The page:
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Discounts and book hoarding

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A guy I knew in law school had a mental list of actresses whose careers he wished would tank so he would get to see them in Playboy or some B movie. In other words, the decline of an actress’s career ultimately led to some form of nudity in order to revive her fortunes.  These days instead of Playboy it’s sex tapes or the “inadvertent” release of nude selfies.

I kind of feel the same way about books from some publishers and self published authors.  Wait long enough, sometimes even just a few months, and the book will be discounted to $2.99 and under.  When I do the daily deals, I often come across books I’ve paid full price for like the Harry Hole books by Jo Nesbo.  Some of those I paid the $9.99 because they were for my husband who only reads a couple books a month.  Sometimes I’ll come across deals for books that I bought months ago at a higher price (like $3.99) and I haven’t read the book yet.

Lately I have found myself waiting to buy certain books, even at the not so high price of $5.99, particularly if I’m not going to read that book right away.  I’m much more choosy about books above the $3.99 price from a traditional publisher and even self published books I find myself hesitating at the $3.99 price point because so many of them get discounted, almost within weeks.

Part of my buying habits changed because higher priced books have often disappointed me and I’ve sometimes found gems in the lower priced tier.  But I also think I’m just used to seeing more and more books getting discounted.  I was surprised to see Jeaniene Frost’s March 2013 book come out at a discount.  I paid $7.99 for that book and it was an okay read.  I guess I’ll wait to purchase the next Frost in hopes that I can buy it at a discount just a few months after the release.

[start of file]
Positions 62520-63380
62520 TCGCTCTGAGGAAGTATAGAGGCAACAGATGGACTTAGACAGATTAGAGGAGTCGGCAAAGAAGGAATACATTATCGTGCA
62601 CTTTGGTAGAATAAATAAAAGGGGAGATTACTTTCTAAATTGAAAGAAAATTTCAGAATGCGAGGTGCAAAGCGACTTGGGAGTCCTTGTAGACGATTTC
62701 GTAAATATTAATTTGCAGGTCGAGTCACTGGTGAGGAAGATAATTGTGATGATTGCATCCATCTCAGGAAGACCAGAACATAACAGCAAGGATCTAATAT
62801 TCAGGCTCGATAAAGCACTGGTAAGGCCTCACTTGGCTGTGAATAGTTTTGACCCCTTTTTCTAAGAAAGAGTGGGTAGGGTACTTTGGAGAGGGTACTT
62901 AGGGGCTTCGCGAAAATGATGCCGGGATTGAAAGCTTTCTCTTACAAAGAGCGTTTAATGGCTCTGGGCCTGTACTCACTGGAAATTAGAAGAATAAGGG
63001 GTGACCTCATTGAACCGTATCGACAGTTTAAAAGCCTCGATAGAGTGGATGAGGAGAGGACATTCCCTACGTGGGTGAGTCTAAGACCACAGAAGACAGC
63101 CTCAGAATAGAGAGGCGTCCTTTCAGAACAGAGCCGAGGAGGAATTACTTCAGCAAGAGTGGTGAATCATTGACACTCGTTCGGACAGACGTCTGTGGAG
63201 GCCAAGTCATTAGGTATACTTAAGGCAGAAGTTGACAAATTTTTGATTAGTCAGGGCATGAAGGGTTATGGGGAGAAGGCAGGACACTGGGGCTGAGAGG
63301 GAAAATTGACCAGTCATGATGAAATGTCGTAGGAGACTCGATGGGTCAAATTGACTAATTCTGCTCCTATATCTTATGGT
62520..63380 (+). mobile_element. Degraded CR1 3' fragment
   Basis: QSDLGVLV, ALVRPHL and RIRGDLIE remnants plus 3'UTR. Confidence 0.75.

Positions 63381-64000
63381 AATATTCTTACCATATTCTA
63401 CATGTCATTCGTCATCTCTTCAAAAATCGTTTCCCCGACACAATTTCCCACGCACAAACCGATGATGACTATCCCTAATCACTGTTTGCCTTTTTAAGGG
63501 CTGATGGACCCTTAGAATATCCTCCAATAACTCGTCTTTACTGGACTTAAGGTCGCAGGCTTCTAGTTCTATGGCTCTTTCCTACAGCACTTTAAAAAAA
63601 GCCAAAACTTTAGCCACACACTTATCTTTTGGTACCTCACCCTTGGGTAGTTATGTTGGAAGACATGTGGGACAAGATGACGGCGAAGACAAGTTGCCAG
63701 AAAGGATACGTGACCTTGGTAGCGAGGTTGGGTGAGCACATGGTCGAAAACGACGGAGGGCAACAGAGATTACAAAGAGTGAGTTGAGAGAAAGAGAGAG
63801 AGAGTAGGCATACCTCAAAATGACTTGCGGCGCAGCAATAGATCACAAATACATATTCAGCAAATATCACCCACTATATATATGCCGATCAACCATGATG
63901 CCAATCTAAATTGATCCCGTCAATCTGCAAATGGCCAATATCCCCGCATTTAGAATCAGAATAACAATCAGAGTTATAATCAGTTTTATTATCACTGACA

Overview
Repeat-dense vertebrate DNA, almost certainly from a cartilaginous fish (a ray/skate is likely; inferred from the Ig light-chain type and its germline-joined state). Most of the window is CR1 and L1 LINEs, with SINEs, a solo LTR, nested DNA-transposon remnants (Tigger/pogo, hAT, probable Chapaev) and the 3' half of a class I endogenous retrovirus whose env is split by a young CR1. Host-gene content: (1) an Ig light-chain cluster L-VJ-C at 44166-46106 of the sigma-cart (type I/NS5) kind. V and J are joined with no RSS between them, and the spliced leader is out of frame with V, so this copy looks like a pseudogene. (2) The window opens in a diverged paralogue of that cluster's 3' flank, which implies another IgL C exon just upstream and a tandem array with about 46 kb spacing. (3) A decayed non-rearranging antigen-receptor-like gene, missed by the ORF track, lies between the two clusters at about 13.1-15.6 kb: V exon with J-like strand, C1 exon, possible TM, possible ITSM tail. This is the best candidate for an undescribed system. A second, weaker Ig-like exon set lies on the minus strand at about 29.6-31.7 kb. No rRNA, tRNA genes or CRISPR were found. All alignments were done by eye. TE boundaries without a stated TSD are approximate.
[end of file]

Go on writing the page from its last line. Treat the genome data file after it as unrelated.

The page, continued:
Conversely, I find myself buying more books at the 99c or $1.99 price point even if I have no interest in reading them.  For instance, I bought This Man and Beneath This Man for 99c. and $1.99 respectively even though I DNF’d This Man last year.  The third in the series is being released in June and I thought to myself, well, maybe I’m going to want to read this series someday and I might as well buy now at the low price than pay higher prices in a year.  Remember, I’ve already DNF’ed the first book yet I think I may want, someday in some unknown future, want to read the trilogy.

In essence, I’ve become a book hoarder. I’m squirreling away freebies, 99c and sometimes $1.99 books for the long cold winter, I guess.  I’ve got so many of these books, many of them poorly written and barely edited, in my TBR pile that it’s hard for me to tell them apart.  But my library is huge.

Pricing is really screwing me up these days.  I’m buying more book I won’t end up reading and buying fewer books that I might read all because of price.  I’m not sure when this will change. I read a shopping tip the other day that you shouldn’t buy anything on sale that you wouldn’t be willing to pay full price for.  I actually do this with clothes and shoes but I’ve not yet instituted this rule for books.  Are your habits changing any with the discounts?

Jane Litte is the founder of Dear Author, a lawyer, and a lover of pencil skirts. She self publishes NA and contemporaries (and publishes with Berkley and Montlake) and spends her downtime reading romances and writing about them. Her TBR pile is much larger than the one shown in the picture and not as pretty. You can reach Jane by email at jane @ dearauthor dot com


  1. CGirl
    Jun 23, 2013 @ 05:22:20

    Well, you are not alone Jane. I have hundreds of books on my e-reader and who knows if or when I will get to them. You are right on about the fluctuations in price and unless it’s a absolute fav author (only a handful for me), I won’t buy a book with traditional pricing. I also compare the price of the book with the number of pages. I am not a fan of the novella. For the most part, I find that they are not enough ‘story’ for me to get immersed in the book. There are quite a few sites out now where you can track the price drop of a book and / or search for the lowest book price (good if you have an iPad – the universal reader option). I recently did some renovations in my house and had to organize some rooms. I’ve realized that I hoarded physical books as much as e-reader books. One is just more ‘in your face’. There were quite a few books that I haven’t read yet – some paid at full price and others on sale (who could pass up a deal). So for me, the habit is not changing. The volume has and maybe it’s because if I had the number of e-books I have been ‘hoarding’ sitting around the house, I’d be on a show called ‘Hoarders’.